26 Oct How Did The Covid-19 Pandemic Affect Sustainable Consumption Habits
Plans are already underway to hold sustainable consumption and production as a new mainstream cultural habit, but the Covid-19 pandemic is also underway for almost 2 years by now. The pandemic affected the sustainable consumption cycle which is expected to be mainstreamed by the year 2030. So how would the cycle work now? Will it still progress until it can succeed in 2030 as a new normal? Or does the pandemic delay the result time even more?
In 2015, the United Nations adopted 17 cores of what they call ‘blueprints’, or you could say core belief, for a sustainable development process. These ‘blueprints’ are known as the Sustainable Development Goals AKA SDG for short. The United Nations have set 2030 as the endgame time of SDGs, the time when SDGs can be considered a success with good movements mainstreamed around the world as the new normal culture of life habits, especially in work environments.
SDG has many targets in tackling general life issues, some of them are held to jumpstart and develop the movement of sustainable consumption cycle worldwide. Some of the targets include managing the usage of chemicals and waste responsibly, and removing market distortions that encourage wasteful consumption. Sounds like basic agendas that people, especially working companies nowadays already adopted right? Actually, a lot of companies already adopt these agendas and implement them in their work culture. But you know what other sound these agendas make? Sounds of movements which got disturbed by the obstacles and debris of the Covid-19 pandemic.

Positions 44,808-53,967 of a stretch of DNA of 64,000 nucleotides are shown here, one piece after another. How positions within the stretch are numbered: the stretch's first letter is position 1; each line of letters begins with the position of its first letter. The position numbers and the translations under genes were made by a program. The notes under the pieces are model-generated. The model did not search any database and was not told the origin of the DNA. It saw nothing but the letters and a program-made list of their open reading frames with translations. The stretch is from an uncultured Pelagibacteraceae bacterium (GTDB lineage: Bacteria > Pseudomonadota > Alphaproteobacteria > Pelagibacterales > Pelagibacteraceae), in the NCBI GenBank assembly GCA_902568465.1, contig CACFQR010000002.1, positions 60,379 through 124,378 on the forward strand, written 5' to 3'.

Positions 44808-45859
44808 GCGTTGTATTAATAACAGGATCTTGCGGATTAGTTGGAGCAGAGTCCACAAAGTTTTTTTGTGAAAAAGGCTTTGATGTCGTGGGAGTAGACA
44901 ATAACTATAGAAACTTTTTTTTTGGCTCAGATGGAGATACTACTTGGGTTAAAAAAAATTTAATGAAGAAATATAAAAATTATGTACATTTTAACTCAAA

In December 2019, millions of Covid-19 cases are found, spreading across the world. These cases cause deaths, separations, and cultural shifts. Yes, we might be thinking ‘How could this huge disease-full phenomenon affects culture?’. Well, in terms of SDG, a lot of the targets involves managing the amount of waste and products used by humanity on a daily (or at least routine) basis. To say that it’s not easy to manage food and essential waste amount during a time of uncertainty where those things are highly needed as a key survival element is clearly an understatement.
United Nations Secretary-General, António Guterres stated in his introduction to the SDG Report 2020 that “Far from undermining the case for the SDGs, the root causes and uneven impacts of COVID-19 demonstrate precisely why we need the 2030 Agenda…”
This doesn’t just prove the urgency of accomplishing SDG’s targets, especially the consumption section which has the same amount of impact for everyone with no exception, but it also proofs that spreading sustainable consumption habit is something with a major potential to help humanity. The European-based Foundational Economy states in their manifesto that social consumption has a better impact than prioritizing individual consumption. When social consumption is prioritized, the amount of fulfilled needs is equal for every human, no more unbalanced fulfillment leads to unbalanced social group need-fulfillment states.
The coronavirus pandemic (that is still ongoing) shows how consumption is still unbalanced, some people gets more, some people gets less, and some other people get even less as a result of the unequal need-fulfillment habit which is still adopted by most people around the world. It shows how the world hasn’t been successful in implementing sustainable consumption in this day and age, that’s why the struggle of getting human’s daily needs stand as one of the most significant impacts the pandemic gave to the world.
The struggle also shows how important it is to start implementing sustainable consumption. If we’re playing ‘What if?’, the struggle to get needs when pandemic hits wouldn’t be as hard and challenging as it is now, because everything is up and ready for everyone, so everyone gets their share equally. Unfortunately, that’s not the case (for now), which is why prioritizing social consumption is important to our future as a society.